Graham Kolbeins and Anne Ishii, who have been working together for years editing anthologies of gay and feminist manga, are making a film that will help the world to get acquainted with a genuine depiction of being a queer in Japan.

As like as in Ancient Rome or Greece, homosexuality wasn’t a terrible sin in Japan at the very beginning. Warriors (famous samurais), priests, monks, abbots, representatives of a middle class were free to get into male-male relationship without any damage to their reputation. Just imagine the scale: there were different rules and systems worked out concerning homosexual relations and the society was used to that. Regarding the Edo Period, an entire genre of literature and art was dedicated to that topic: there were hundreds of books, including the poet Saikaku’s bestselling 1687 short story collection, “The Great Mirror of Male Love,” published in that distant past. But everything changed in the mid-19th century. The era of rapid modernization and western influence began, so queer sexualities were pathologized but not buried. Of course, the 20th century brought dramatic changes to Japan as well as to the US or Europe, but the voice of modern Japanese minorities was hardly heard in the world. So is it now. And here is the reason why the idea of “Queer Japan” was born.

Queer Japan. Graham Kolbeins

Let them speak

“My interest in the subject began when I came across images of work by gay manga artists like Gengoroh Tagame and Jiraiya as a teenager. Their artwork opened worlds of possibility for me, providing depictions of homosexuality that I could relate to more than anything I’d seen in Western gay media at the time”, Graham Kolbeins confessed in the interview with The Huffington post. His heroes are all artists, activists, community leaders and just everyday people who have something to share with the world concerning being in sexual minority. Probably, each person understands that it’s really a hard business because… First, you need to realize and accept that you are different according to the majority. Second, you have to be brave enough not to feel embarrassed and confused by living like you want. Third, you must be ready to face many obstacles on your life way. And this film is exactly about coping with these three points and still being yourself.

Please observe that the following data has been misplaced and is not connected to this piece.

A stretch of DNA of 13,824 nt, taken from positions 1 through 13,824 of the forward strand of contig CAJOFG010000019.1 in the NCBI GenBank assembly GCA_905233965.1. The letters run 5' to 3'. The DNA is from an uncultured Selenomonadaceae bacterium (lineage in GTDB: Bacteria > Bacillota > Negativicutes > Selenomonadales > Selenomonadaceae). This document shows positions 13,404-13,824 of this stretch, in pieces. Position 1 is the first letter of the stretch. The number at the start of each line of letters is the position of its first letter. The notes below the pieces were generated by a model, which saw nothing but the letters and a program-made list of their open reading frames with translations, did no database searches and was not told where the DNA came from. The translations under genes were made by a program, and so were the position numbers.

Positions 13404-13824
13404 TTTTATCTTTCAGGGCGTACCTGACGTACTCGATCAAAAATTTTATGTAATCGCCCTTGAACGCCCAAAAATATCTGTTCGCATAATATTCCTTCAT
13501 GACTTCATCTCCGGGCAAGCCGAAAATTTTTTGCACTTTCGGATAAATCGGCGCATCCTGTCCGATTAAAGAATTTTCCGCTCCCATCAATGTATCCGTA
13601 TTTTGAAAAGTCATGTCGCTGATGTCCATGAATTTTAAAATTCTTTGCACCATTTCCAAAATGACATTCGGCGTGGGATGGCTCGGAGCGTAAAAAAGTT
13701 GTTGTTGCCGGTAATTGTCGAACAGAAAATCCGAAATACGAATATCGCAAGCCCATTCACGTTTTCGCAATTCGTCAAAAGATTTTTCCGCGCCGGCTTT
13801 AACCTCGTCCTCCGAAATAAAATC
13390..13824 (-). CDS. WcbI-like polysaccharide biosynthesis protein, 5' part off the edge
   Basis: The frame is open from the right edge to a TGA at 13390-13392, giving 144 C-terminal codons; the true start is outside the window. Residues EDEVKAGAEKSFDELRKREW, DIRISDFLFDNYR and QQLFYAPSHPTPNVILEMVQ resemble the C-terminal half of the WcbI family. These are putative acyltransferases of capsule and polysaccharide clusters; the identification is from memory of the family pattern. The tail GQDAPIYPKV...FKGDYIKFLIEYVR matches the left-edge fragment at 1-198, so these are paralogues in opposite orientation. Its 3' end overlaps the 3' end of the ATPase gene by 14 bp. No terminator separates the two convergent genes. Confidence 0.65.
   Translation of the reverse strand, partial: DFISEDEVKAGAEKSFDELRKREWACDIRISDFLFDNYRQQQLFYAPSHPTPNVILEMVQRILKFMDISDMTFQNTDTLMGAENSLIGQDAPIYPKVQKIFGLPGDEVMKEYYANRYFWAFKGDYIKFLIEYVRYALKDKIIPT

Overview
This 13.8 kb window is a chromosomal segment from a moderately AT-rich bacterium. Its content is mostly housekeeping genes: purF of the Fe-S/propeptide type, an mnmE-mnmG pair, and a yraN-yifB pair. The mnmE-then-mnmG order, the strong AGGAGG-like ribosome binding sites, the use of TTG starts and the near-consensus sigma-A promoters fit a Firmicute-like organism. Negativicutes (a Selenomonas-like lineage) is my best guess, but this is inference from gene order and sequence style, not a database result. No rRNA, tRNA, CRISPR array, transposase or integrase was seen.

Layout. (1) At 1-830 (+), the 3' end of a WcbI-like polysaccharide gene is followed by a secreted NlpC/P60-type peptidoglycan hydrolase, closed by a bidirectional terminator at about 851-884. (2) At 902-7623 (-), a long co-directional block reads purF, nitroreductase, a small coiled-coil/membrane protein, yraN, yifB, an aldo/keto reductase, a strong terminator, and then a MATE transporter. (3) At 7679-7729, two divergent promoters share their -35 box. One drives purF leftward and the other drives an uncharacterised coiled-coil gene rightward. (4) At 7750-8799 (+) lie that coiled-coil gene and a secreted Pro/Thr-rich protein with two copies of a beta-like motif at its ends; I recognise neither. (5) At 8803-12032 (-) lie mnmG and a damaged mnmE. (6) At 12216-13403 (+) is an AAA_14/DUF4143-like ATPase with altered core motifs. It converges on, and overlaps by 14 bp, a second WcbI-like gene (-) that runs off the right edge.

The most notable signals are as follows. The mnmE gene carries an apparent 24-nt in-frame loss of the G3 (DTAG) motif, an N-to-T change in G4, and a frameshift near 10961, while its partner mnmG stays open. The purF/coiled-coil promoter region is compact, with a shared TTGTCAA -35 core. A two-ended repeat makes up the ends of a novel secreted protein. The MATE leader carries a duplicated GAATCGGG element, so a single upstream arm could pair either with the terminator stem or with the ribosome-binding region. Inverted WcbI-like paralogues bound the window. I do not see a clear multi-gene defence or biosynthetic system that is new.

Queer Japan. Graham Kolbeins

 

Who are they?

All heroes of the film are creators in some sort and all of them have their own amazing stories. Have a look.

“My sexual orientation, gender, things like that… There are all kinds of words, but it’s not something that can be so nearly tied up in nouns. I think it’s more about each person having their own particular way of living, more than distinctions along gender lines”, Vivienne Sato considers.

Queer Japan. Graham Kolbeins

She is the drag queen, film critic, “non-architect” and all-around renaissance woman who thinks that “gays or drag queens are not special: humans are all unique”.

Queer Japan. Graham Kolbeins

“When I was little, I think I had gender dysphoria, you know, Gender Identity Disorder. But I’m not actually too concerned about all that now”, visual artist Nogi Sumiko confesses. According to her, basically only human beings that have ambiguity and we really enjoy it.

Queer Japan. Graham Kolbeins

“I realized at the age of three or so that I was gay, but I didn’t even come out, because I didn’t know about closets, or coming out”, Atsushi Matsuda laughs.

Queer Japan. Graham Kolbeins

He is a dancer in the Butoh group DAIRAKUDAKAN and he has something to tell you about counter-cultural Japanese dances.

Queer Japan. Graham Kolbeins

“My gender identity– I think it’s a little fuzzy. I don’t really identify as any gender, but I wouldn’t mind being called a he or she. Whatever works for people”, countryside bar owner/queer theorist Masaki C. Matsumoto smiles. He owns a bar with his mother and he teaches LGBTQ-friendly English as a Second Language by means of his Twitter.

Queer Japan. Graham Kolbeins

“If I were to fight in a straight-on kind of way against the male privilege attacking me, well, it wouldn’t be interesting for me. If you make it cute somehow, make it stupid, you invite laughter, and then people are interested and join you. Kawaii and humour are really important to me”, controversial manko [pussy] artist Rokudenashiko states. Her aim is to create cute manko works and use them to knock back the dark clouds above the humanity.

Queer Japan. Graham Kolbeins

They all had different but so similar beginnings. The directors have already shot some interviews with each of chosen heroes, but this is just a foundation of a future film. Main goal: understanding. Resources: as many queer stories, as possible.

 

They are worth listening to

The project of creating “Queer Japan” turned out to be promising: its Kickstarter campaign was completed with more funds than was expected. It’s a good confirmation that people are interested. Moreover, aside from the feature-length documentary, the creators are planning to carry out art exhibitions and release series of web videos, photography, and printed publications. No need to hurry with conclusions, let them say what they’ve got to say.

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